Hugo vs. Docusaurus
These days, static websites are becoming more and more popular. But how to pick the right solution for your documentation team? In this blog, we will compare two popular static site generators: Hugo and Docusaurus.
What is Hugo?
Hugo is an open-source static site generator that was initially released in 2013. Since Hugo is written in Golang (Go), it quickly gained popularity among Go communities and since then became one of the most well-known documentation solutions for projects such as Kubernetes and many companies around it.
What is Docusaurus?
Now, how to pick the right one between the two seamingly similar documentation engines? Here are a few things to consider.
Supported platforms and installation
Whether you are most comfortable with UI or command line interface (CLI), you can configure your website to run locally as quickly as in under 30 minutes. Hugo supports any OS that has a Golang compiler running on it, including macOS, Windows, Linux, and so on. With Hugo, you can use the command line or download a binary for your platform.
Docusaurus is a bit more Unix-oriented tool and if you are on a Windows machine, you need to have a Windows Subsystem for Linux environment enabled. This blog focuses on a macOS way of doing things with Hugo and Docusaurus.
Both tools support Markdown but use different Markdown parsers. If you do not really care which one to use, it should not make any difference for you when you make your choice. Hugo uses the Blackfriday markdown parser and Hugo uses Recommonmark.
If you are new to Markdown, do not hesitate to give it a try. It is lightweight and easy to start writing with. Most people find markdown easier than HTML or XML, and it is supported by all major documentation tools, as well as GitHub and Atlassian® JIRA.
Here is an example of markdown file:
I find that the Hugo documentation is a bit more detailed than the Docusaurus documentation. Even if you do not have previous experience with static website generators, follow the docs to start quickly. The Hugo documentation provides more practical examples of how to host your website on GitLab, Netlify, GitHub, and other platforms. The Hugo docs even have a continuous integration (CI) configuration file example that you can use with little modifications. With Docusaurus, it might take some time to configure hosting and CI as no step-by-step instructions are available.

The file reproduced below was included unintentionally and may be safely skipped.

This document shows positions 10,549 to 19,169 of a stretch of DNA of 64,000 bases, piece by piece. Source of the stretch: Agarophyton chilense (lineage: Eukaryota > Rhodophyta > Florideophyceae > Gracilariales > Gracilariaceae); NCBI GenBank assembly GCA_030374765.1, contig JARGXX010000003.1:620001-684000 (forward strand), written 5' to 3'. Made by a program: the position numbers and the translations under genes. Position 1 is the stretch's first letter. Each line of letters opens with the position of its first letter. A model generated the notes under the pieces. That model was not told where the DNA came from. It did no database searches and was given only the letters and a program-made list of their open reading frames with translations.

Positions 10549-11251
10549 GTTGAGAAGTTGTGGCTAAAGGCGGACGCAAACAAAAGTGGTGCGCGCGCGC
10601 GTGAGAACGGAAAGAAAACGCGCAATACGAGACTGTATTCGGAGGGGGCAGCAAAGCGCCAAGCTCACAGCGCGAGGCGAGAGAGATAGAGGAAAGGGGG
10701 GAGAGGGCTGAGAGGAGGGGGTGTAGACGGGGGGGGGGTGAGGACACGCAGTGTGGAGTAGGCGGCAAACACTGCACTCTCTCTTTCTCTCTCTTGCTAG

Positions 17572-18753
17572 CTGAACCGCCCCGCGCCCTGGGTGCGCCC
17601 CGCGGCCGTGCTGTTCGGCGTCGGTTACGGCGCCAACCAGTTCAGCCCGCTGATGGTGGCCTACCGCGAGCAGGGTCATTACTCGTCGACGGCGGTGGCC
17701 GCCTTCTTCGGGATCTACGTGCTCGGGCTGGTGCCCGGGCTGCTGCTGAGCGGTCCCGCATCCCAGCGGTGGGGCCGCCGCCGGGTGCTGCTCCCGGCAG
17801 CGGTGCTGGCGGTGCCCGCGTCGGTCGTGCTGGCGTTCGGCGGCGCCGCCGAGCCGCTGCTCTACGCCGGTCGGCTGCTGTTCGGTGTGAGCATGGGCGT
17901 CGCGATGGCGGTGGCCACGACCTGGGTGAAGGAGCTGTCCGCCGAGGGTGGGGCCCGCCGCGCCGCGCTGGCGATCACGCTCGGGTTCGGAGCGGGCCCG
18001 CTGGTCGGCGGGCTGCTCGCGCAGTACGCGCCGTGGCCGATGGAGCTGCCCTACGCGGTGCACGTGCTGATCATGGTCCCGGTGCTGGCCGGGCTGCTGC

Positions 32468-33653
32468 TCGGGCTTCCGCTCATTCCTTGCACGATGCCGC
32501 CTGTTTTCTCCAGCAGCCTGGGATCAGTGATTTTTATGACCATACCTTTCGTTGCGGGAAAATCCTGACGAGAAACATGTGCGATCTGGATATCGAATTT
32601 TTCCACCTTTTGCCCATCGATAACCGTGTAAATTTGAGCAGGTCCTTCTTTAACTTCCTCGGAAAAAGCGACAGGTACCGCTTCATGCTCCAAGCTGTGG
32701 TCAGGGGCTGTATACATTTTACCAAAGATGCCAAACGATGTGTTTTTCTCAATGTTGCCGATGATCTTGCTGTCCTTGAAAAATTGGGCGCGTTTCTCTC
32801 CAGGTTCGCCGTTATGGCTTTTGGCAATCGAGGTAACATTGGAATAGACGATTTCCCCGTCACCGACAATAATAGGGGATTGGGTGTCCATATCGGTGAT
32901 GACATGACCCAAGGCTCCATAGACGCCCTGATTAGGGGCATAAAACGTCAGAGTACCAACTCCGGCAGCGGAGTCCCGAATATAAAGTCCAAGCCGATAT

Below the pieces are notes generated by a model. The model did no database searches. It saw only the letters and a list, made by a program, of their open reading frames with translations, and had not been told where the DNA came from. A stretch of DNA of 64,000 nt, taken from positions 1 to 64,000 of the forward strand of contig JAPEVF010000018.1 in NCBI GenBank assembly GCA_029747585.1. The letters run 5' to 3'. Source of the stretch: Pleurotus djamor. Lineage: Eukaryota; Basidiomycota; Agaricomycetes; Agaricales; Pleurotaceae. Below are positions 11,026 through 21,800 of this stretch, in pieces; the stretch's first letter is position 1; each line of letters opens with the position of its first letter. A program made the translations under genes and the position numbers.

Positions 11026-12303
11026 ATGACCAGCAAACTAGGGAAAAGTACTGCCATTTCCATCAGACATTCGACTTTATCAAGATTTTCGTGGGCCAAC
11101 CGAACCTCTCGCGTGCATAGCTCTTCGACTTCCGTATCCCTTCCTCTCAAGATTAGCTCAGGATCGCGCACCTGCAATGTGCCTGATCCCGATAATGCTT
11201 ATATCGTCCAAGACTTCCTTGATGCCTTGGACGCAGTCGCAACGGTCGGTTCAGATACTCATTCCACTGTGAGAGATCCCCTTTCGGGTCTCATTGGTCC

Another thing to consider is the free website themes available for both tools. This page provides numerous Hugo themes for various types of websites. Whether you are setting up a website for educational purposes or for enterprise-class documentation, you can pick and use a theme as needed. Modifying things like colors and menu item are relatively easy as well. One thing that I particularly loved in Hugo's themes is support for Font Awesome that allows you to easily insert icons in your text or user interface (UI) elements.
All static site generators suffer from the lack of reliable search functionality. You need to pick an open-source or a paid search engine provider. Your open-source options include back-end search engines, such as Solr, ElasticSearch, or Lunr. You can also pick a commercial solution, such as Algolia if you do not want to maintain the search platform yourself. Algolia is free for non-commercial use. Picking a search solution depends on how often you plan your documentation to be updated and how critical it is for the search results to be up-to-date at all times.
To summarize what was discussed above, let's look at the table below:
|GitLab/GitHub hosting support||✔||✔|
|Ease of customization||✔|